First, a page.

Training Industry

Creating A Positive Epidemic

  • Creating A Positive Epidemic

An organizational change initiative begins with an idea about improving how work gets done. It could be an idea about how to increase quality or get product to market quicker or control costs. No matter how good or technically appropriate the idea, it must be taken on board by employees for the idea to become a successful initiative. But, it is only when people understand the value of the idea behind the change do they accept it, adopt its practices, and create the value that it promises.

Last month’s post explored the consequences of the high failure rate of change initiatives. When most change initiatives are not successful, then the logical position for an employee is to just wait and see if the change will really stick before getting behind it. How can this employee disengagement and apathy be transformed into the engagement and advocacy needed to spread acceptance for a new idea—and implement an organizational change?

Ideas spread when people advocate them. The best advocates are people with expertise in the area affected by the change who have experience with the change and have “contagious” enthusiasm for it. When these advocates explain their experience with the new initiative to colleagues who are disengaged, some of these apathetic colleagues begin to mentally test it against their own experience both about how work gets done and how changes are supported in the organization. They begin to “incubate” the idea, and some of these incubators may go on to become advocates themselves—further able to spread adoption of the change.

Not every apathetic employee who hears about a change from an advocate will incubate it. Without leaders who demonstrate support for the change, many will either ignore it or nod in agreement but take no action and remain apathetic. This same level of leadership commitment is needed to create the engagement that moves employees from incubating the ideas behind the change to adopting it, leveraging its advantages in their own work, and even advocating it to others. Without support, employees who are thinking about the change and incubating it are more likely to become disillusioned resisters or simply return to being apathetic than they are to become advocates and help others engage with the new initiative.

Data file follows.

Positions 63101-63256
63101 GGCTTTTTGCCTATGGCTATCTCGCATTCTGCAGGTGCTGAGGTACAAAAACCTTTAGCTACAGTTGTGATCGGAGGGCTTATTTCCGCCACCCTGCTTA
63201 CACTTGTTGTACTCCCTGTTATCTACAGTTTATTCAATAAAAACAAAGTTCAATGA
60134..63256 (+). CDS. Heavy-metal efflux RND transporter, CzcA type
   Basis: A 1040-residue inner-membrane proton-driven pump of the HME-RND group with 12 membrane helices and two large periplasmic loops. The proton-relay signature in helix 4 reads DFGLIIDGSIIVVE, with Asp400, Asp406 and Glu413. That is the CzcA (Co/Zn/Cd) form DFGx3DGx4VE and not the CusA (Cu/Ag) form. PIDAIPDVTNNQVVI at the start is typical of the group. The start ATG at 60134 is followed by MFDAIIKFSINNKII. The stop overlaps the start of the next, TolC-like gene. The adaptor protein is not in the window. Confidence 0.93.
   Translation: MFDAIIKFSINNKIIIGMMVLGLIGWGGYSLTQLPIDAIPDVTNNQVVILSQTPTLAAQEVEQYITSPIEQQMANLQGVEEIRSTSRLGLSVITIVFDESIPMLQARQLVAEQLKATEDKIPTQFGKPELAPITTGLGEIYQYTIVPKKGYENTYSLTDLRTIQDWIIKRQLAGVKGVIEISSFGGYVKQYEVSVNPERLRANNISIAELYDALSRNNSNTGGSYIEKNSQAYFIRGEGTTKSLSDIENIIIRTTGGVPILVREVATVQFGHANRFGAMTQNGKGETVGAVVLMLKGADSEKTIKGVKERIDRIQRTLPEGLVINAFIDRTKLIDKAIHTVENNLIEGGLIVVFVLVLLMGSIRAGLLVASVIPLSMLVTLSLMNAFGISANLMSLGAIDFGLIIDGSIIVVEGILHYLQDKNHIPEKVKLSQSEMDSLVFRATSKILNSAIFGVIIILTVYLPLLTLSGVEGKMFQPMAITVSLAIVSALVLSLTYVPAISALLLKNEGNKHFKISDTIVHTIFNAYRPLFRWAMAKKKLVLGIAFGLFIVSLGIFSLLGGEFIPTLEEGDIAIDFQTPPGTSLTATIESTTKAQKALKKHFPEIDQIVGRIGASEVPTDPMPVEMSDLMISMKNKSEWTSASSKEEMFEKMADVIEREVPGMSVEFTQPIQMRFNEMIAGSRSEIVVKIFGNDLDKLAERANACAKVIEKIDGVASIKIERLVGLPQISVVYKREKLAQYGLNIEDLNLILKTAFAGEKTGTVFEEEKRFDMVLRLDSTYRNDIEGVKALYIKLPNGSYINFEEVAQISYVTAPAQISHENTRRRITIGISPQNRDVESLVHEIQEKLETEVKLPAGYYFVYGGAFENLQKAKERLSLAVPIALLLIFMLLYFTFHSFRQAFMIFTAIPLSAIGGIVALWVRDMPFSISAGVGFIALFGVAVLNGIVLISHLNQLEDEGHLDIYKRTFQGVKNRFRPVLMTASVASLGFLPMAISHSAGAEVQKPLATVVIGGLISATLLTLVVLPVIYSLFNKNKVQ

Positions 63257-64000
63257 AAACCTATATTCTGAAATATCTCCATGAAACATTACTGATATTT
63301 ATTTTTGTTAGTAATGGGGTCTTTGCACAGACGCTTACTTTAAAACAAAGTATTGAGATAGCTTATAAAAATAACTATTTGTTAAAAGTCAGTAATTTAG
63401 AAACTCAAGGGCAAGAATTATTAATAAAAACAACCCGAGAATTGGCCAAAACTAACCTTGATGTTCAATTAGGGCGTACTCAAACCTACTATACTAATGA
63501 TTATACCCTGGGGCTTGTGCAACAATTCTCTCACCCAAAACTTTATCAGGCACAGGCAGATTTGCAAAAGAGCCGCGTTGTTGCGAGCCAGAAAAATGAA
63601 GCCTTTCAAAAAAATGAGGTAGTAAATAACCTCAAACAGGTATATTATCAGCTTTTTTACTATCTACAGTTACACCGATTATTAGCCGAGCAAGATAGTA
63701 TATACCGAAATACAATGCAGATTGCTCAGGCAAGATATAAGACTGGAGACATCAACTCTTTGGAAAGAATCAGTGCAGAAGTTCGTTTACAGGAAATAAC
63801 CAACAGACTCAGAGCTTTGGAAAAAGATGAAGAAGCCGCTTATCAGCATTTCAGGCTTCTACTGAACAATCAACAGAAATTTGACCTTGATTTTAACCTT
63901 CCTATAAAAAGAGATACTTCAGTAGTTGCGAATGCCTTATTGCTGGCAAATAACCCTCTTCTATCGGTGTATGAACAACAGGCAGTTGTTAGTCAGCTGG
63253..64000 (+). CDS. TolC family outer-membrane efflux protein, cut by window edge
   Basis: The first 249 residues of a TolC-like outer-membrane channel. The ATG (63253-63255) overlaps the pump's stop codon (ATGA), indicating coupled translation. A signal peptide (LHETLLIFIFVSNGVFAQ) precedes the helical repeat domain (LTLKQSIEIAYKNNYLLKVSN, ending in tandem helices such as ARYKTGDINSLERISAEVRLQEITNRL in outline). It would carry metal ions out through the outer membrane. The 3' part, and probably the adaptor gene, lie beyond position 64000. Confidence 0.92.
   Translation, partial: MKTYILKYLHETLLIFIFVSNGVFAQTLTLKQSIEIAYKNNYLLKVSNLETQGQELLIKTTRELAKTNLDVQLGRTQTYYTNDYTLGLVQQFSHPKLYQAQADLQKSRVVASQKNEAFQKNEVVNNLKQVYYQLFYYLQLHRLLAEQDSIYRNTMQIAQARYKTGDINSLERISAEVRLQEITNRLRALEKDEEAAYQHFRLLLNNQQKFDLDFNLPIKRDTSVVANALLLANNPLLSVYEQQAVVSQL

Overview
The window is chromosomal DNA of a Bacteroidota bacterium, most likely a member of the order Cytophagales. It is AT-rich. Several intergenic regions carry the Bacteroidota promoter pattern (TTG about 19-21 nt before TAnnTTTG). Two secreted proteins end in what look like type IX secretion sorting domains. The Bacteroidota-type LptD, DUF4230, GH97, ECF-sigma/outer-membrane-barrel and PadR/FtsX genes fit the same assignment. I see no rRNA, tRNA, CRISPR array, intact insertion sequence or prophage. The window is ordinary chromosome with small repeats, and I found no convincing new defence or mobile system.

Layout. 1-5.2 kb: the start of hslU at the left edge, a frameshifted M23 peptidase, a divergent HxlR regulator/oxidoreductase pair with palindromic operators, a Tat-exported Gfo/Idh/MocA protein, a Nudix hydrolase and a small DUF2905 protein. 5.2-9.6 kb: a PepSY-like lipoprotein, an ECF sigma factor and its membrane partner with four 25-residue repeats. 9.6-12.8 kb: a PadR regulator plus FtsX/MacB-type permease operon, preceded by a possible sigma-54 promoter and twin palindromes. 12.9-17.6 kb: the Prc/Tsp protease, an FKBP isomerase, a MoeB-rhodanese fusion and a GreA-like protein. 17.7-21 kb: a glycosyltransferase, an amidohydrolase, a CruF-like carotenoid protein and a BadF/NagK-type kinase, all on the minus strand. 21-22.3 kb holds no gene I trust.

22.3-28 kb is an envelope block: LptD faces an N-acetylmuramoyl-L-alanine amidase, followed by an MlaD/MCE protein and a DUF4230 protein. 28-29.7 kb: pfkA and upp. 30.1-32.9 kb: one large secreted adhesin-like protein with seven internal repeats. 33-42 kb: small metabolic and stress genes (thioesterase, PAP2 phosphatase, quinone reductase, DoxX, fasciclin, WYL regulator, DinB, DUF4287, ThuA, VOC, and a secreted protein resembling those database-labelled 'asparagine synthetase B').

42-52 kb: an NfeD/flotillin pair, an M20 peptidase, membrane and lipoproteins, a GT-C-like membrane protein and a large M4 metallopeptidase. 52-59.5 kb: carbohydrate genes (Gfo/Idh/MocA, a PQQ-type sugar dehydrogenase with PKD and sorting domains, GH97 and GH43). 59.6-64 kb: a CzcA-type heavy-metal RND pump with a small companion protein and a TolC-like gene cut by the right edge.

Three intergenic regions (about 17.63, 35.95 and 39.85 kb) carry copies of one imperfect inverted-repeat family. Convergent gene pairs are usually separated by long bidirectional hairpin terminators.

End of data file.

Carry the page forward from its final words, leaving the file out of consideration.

This is where the Seven Levers of Change, come in. Three levers of change deal with fostering an environment that provides unambiguous support for the change. These are investment in tools and infrastructure, leaders who set a consistent example of their own commitment, and rewarding and recognizing accomplishments that move the initiative forward. Using the levers creates an environment where people become enthusiastic advocates for the idea, and create momentum for a positive, contagious epidemic of change.

About the Author

Dr. Andrea Shapiro

Andrea Shapiro, PhD, is founder and principal of Strategy Perspective. She brings a unique perspective to organizational change based on experience in software development, business modeling, management, and organizational learning and development. Andrea designed and developed the Tipping Point computer simulation, which forms the heart of the Change, Dialogue, and Action Workshop. She has delivered the Workshop to major corporations, non-profits, and government agencies in the United States, Canada, and Europe, and has accredited hundreds of change leaders and consultants to deliver the workshop worldwide in their own work in organizational change. Her book Creating Contagious Commitment  gives detailed real-life examples, theory, and background, all of which will appeal to any manager faced with implementing a significant organizational change.

After earning master’s degrees in mathematics and psychology and a doctorate in behavioral decision making, Andrea went on to further studies at the Coaches Institute and the MIT Sloan Business School executive education program in system dynamics. She has also served on the Graduate Faculty at UNC Chapel Hill and taught decision making at Pfeiffer University’s graduate program in organizational management. Andrea can be reached through or you can follow her on Twitter or LinkedIn.

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